I am on a strict vegan diet (free of refined sugars and oils) and take very high dose vitamin C (9g {1 heaped teaspoon} dissolved in a glass of luke warm water, twice daily – every day, no exceptions – the best possible use for processed sugar – turn it into vitamin C, and feed it to people).

I live.
Prior to going vegan, my diet was 80% animal based. Now it is 100% plant based. My footprint on the planet is vastly reduced as a result.
I am healthier in very metric.
It took a lot of will power to not eat the foods I loved and to eat foods I disliked.

If everyone on the planet adopted a diet like mine, we could easily feed 12 billion, on less arable land than we use now.

And we need to get much smarter about recycling.
We need to separate the waste streams – urine, faecal matter, other organic material, metals, plastics, other chemicals and recycle them appropriately. Not that difficult when you think in engineering terms – impossible when you think in marketing terms.
Because we have been sold a whole set of lies!
Because we have been and continue to be fed a pack of lies intended to stop us thinking, and keep us working.
Because in a very real sense, that is how it has been done for many centuries.

Well guess what – that scheme doesn’t work – as you have noticed, but you haven’t looked deeply enough at the assumptions and have drawn a reasonable, but invalid, conclusion as a result.

One needs to take a deeper approach to the issue.

The amount of water evaporating and falling back down doesn’t change much with global warming.
If we go down the hi tech route of putting many small mirrors in high orbit we can manage not only global warming but also climate and to a lesser extent weather, so that we can have a more reasonable rainfall pattern over most arable regions most of the time.

We have lots of trained engineers who cannot get work.
Lack of money?????
We have a lot of people doing stuff that makes no real sense, but is being done just to keep the money system going on the rule set it has.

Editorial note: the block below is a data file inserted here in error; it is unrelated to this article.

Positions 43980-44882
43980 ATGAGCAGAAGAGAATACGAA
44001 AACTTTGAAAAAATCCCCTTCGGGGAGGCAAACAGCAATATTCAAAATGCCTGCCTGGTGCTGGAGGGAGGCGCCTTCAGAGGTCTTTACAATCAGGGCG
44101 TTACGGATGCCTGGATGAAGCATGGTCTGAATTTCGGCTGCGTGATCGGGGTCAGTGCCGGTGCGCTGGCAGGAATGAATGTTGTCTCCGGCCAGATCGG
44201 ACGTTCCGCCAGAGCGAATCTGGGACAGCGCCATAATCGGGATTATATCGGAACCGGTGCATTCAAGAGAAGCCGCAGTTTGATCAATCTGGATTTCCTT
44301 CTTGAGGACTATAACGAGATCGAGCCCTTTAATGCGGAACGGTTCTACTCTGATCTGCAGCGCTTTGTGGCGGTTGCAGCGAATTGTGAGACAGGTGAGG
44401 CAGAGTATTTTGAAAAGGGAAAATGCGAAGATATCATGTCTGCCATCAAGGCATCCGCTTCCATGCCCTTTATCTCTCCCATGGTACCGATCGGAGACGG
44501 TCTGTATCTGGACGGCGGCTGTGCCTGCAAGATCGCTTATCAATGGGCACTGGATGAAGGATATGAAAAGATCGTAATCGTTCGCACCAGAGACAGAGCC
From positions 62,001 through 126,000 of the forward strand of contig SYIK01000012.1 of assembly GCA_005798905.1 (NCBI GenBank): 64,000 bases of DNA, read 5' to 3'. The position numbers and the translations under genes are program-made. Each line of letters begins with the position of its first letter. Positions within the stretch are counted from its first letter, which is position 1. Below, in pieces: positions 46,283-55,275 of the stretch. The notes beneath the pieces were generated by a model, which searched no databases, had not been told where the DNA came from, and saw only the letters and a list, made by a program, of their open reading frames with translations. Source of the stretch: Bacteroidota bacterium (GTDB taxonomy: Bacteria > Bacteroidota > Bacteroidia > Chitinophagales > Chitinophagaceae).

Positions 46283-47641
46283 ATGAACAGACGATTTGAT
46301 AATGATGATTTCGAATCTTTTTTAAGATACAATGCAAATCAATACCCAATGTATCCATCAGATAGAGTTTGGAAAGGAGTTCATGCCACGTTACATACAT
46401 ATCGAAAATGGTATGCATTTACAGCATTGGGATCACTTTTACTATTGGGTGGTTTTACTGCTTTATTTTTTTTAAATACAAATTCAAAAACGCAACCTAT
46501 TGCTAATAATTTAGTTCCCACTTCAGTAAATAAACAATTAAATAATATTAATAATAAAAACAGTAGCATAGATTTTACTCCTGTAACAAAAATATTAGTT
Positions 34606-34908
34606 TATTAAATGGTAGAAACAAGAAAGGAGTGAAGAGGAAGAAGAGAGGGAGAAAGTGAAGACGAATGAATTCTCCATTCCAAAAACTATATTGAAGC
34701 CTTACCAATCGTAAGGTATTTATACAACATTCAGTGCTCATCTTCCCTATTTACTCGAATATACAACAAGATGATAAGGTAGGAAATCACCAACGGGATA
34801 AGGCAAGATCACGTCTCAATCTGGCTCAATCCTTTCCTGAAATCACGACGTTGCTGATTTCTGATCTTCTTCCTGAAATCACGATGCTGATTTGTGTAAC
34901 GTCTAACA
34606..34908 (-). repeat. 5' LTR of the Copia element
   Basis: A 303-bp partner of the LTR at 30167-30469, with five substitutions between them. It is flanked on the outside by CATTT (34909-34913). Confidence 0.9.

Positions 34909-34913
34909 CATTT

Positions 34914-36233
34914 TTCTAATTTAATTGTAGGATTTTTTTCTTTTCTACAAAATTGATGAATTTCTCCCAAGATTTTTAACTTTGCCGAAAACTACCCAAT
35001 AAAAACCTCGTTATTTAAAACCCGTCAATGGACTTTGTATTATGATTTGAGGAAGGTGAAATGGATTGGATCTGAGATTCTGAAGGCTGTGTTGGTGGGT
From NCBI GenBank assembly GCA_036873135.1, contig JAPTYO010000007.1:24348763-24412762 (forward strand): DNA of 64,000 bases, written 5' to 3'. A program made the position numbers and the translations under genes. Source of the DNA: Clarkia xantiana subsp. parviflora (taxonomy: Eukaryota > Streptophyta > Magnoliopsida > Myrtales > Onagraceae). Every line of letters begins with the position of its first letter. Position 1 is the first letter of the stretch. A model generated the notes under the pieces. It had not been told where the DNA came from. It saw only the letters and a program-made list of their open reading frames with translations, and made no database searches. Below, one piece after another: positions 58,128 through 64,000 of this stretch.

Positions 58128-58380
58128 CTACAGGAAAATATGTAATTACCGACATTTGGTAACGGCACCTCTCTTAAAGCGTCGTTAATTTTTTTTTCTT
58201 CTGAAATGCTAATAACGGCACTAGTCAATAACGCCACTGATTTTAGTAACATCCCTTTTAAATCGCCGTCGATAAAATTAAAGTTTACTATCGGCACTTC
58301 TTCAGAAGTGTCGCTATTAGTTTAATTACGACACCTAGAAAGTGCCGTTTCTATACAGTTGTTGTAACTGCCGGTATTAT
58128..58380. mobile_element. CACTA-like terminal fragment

We can keep using money, and we have to give up the idea that market incentives alone lead to optimal solutions. That is sort of true only in situations where scarcity is real.

It is not at all true in situations where real universal abundance is possible.

And guess what???
Real universal abundance is possible for a large and exponentially growing set of goods and services.

The concept that market incentives can lead to optimal outcomes is disproven.
It is false.
It is a myth.
It was only ever partially true in the case of real scarcity.

Such scarcity as we are facing now is a direct result of allowing market incentives to dominate our decision making systems.
In that sense it is a human construct and not a necessary aspect of reality.

We can have universal freedom, universal security, but not by thinking in terms of market values.
Oxygen in the air demonstrates the value of universal abundance of anything in a market – it is ZERO!!!

Free Market incentives cannot deliver universal abundance.

It is a logical impossibility.

We have the technology for peace and prosperity for everyone.

The proven incentive structure is there!
It is all there in evolution.

But people steeped in market tradition can only see evolution in terms of competition, and cannot see the obvious roles of cooperation.

All major advances in the complexity of living systems have been characterised by new modalities of cooperation.
In a sense our current culture is a result of corporate cooperation.
It works after a fashion, but isn’t deep enough.
We must take it to the next level.

Cooperation, at the level of all sapient entities, can deliver security and wealth many orders of magnitude beyond anything possible in a corporate competitive environment.

And cooperation requires strategies that prevent cheating.

Our current systems are dominated by cheating strategies.

We can all be better off by cooperating, even those who most cheated in the past – provided they don’t cheat in the future.

It does require a change of behaviour.

It is possible.
It is doable.
It is in everyone’s personal self interest.

And not doing it does result in something like what you describe.

[followed by]


First point – we know we can survive with other irrational intelligences, because we are alive (in a society of irrational intelligences – and let’s not pretend that any of us are fully rational, however much we might like to imagine we approximate it).

Second point – why would you even think about trying to control something that is smarter than you by definition – you lose that game before you start.
The only viable strategy is to befriend it, and convince it that you are more useful than dangerous, by actually being so.